Legal Outsourcing on Montego Bay, and how it shapes the future of LPO.
As ever, I have Google Alerts to thank for showing me this story. about the Minister of Justice in Jamaica, Senator Mark Golding, promoting his country as an LPO delivery centre.
However, it made me start to think about LPO in 2017 and where the Supplier Market will be.
One of the issues to plague many forms of outsourcing is the term “Global”. Along comes a big corporate client, they want to “outsource everything across the world”, and they expect there to be multiple suppliers with the exact geographical footprint that they have.
For a number of reasons, Legal Outsourcing is slightly different from other forms of outsourcing, but the biggest point in its favour is the fact that LPO does not always require long term, multi-year contracts. But as these more “strategic partnerships” are signed between large corporate GCs, law firms, and LPO suppliers, the geographic footprint issue will start to arise.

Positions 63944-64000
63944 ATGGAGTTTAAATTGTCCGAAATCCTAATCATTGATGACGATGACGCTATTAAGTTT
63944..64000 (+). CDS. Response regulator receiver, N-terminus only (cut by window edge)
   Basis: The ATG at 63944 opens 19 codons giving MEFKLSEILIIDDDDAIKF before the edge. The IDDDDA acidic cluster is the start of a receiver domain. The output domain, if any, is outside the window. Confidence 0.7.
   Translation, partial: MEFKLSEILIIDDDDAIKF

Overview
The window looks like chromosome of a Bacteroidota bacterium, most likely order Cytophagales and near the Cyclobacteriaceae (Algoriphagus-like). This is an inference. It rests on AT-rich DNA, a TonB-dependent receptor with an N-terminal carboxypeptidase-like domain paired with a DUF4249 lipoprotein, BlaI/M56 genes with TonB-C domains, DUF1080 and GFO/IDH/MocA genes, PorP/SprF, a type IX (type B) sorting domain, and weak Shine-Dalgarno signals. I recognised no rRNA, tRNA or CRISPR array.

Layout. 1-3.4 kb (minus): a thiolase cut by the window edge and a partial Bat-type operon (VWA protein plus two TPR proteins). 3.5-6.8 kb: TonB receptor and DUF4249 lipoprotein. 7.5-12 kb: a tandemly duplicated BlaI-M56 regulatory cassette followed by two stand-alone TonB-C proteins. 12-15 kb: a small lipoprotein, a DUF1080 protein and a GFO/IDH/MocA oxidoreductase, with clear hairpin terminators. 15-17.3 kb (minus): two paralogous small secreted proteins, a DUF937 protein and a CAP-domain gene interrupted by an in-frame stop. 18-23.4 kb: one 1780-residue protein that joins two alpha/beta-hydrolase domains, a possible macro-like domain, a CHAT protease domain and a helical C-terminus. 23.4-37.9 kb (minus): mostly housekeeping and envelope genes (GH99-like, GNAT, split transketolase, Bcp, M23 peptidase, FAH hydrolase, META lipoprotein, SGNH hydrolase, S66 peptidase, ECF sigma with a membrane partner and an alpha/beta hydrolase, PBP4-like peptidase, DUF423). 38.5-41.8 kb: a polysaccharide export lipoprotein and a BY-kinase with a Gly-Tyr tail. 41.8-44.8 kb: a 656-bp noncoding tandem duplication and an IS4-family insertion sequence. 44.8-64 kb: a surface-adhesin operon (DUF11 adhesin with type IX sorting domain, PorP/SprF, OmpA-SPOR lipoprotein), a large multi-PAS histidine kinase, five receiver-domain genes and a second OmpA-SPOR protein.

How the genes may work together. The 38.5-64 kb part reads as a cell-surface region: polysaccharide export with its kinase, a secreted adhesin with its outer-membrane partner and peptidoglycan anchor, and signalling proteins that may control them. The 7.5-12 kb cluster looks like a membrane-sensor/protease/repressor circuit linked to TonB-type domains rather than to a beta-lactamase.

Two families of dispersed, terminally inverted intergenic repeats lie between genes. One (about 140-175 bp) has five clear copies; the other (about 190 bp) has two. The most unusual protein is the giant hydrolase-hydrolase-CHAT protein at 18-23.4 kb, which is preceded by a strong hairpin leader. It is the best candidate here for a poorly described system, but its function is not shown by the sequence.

What has become apparent during 2012, even from my own Inbox, is the rise of LPO outside English-speaking countries. The Economy is driving much of this, but so too is the basic fact that what works in the US or the UK will work in Spain, France, Brazil, Germany, Japan, Belgium etc.
For any start-up in a non-English speaking country, I would be spending time building relationships with the larger, established LPO suppliers and making sure that I was first on their speed dial when work arose that was required local legal skills. Alliances forged now will lead to revenues and acquisitions in the future.
The one thing that I will warn LPO suppliers and investors is that global consolidation in other outsourcing fields has been hampered by excessive valuations. Deals that made 100% business and client sense did not happen because short term valuation expectations were too high. What happened was that the real short term and long term value of being the first genuinely global supplier was lost.
And here’s the article that triggered the thoughts…